Help with Headaches Naturally

Put down the painkillers! Reduce all manner of aches and pains with these easy, natural remedies.

Posted May 5,2019 in Natural.

Ester Milene
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Help with Headaches Naturally


A traditional medicinal plant, meadowsweet has anti-inflammatory and antispasmodic properties, which make it particularly valuable for those who suffer from headaches. Meadowsweet played its part in the development of aspirin. It was from substances contained in its beautiful white flowers, combined with others present in willow bark, that chemists synthesised to create the drug at the end of the 19th century. It’s no wonder, then, that this plant is a good ally when you have a headache.


When meadowsweet is used in a poultice, its beneficial constituents act through the skin.

  • Put 5tbsp of dried meadowsweet into a bowl, then pour over a little boiling water to cover. Mix well and leave to infuse for 15 mins. Filter to separate the plant material from the concentrated infusion.
  • Soak a compress in the infusion and spread the leaves on top. Carefully place this on your forehead or neck (wherever you feel pain), with the plant material against your skin. Keep it in place for 15-20 mins, preferably while lying in a dark, quiet place. If the headache persists, repeat up to twice a day.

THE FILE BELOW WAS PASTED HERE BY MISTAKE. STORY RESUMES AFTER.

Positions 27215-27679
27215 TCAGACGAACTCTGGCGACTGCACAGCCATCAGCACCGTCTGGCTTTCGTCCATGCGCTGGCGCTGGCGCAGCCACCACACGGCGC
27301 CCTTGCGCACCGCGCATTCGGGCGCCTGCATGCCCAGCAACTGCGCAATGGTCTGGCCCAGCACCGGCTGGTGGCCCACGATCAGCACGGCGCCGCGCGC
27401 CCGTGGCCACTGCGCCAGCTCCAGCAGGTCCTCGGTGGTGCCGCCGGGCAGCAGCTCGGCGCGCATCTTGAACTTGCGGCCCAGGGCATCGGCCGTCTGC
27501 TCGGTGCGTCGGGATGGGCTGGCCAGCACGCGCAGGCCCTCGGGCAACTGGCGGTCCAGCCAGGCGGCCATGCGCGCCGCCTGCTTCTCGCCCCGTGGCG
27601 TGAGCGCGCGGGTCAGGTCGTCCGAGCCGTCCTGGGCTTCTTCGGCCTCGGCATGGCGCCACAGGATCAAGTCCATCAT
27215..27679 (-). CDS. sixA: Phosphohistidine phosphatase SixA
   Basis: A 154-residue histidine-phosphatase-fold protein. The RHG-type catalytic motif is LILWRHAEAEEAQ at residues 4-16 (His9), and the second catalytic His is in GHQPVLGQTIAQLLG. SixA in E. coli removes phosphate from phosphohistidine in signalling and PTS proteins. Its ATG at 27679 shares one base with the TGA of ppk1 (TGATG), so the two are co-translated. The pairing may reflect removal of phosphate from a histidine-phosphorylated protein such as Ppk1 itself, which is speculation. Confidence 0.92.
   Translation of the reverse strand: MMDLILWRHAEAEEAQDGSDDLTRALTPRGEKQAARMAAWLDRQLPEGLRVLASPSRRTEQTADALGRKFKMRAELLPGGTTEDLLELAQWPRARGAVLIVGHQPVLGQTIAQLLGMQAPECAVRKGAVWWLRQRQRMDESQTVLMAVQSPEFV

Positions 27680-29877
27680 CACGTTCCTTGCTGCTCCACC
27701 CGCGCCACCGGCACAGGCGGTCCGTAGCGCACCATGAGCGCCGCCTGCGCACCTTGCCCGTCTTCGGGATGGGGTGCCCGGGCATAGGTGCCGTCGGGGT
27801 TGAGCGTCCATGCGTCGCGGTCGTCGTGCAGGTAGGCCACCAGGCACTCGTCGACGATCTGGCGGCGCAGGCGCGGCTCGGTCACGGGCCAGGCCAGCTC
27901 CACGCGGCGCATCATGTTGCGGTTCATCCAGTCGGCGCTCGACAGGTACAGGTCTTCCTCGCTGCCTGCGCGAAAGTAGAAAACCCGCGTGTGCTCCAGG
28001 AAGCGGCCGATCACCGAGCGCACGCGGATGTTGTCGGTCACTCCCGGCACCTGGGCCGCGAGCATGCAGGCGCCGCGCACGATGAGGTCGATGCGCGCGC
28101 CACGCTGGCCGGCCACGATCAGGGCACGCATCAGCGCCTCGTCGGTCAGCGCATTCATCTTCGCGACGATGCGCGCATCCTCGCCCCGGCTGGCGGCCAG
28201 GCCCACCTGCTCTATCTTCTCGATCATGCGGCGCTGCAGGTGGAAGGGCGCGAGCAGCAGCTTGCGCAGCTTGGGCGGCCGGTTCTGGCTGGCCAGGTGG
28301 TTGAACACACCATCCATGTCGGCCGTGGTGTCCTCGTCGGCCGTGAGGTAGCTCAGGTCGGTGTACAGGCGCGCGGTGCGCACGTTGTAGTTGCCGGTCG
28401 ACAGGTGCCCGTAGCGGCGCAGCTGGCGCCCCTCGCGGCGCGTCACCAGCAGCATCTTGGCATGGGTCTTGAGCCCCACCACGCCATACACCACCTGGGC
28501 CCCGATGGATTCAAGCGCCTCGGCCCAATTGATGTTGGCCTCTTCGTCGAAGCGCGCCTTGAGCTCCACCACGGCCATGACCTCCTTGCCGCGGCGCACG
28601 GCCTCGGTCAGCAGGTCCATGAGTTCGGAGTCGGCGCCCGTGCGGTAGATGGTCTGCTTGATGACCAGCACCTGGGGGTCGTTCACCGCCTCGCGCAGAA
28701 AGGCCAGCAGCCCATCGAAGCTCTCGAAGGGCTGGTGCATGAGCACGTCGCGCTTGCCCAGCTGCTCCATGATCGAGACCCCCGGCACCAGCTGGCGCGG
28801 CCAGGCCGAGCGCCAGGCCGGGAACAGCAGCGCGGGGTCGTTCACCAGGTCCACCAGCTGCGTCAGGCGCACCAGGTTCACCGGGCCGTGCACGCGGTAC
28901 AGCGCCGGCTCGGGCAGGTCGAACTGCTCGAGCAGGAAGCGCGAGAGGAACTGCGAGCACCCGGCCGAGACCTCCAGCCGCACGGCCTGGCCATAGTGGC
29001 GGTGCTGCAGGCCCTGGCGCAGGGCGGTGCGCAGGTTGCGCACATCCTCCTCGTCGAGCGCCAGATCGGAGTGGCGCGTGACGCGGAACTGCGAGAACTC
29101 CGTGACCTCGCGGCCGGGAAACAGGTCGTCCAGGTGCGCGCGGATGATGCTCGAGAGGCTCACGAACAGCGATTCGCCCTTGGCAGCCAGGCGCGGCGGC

You can also drink meadowsweet in an infusion. Add a level tablespoon of dried meadowsweet to a large cup of boiling water, then leave to infuse for eight minutes before filtering the liquid. Drink up to two cups a day.


There’s a point, in Chinese medicine, on the meridian, or energy channel, of the large intestine that can soothe headaches. The meridian begins at the tip of the index fi nger and goes up the arm, then from the shoulder and neck to the skull. An energy blockage along this pathway can cause headaches. To relieve the blockage, you can massage a specifi c point. It’s also a useful anti-stress point when the headache is linked to nervous tension.


  • Start by rubbing your palms together, then interlace your fi ngers as though you’re washing your hands.
  • Once your hands are warmed up, place your left thumb on the fl eshy part of your right hand between the thumb and forefi nger.
  • Look for the point located at the bottom of the ‘fork’ between thumb and forefi nger, next to the joint, and press. This point is usually a little painful.
  • Massage lightly fi rst in a clockwise direction, then repeat going in the opposite direction.
  • Continue for two or three minutes. Do the same with the other hand. Repeat several times a day.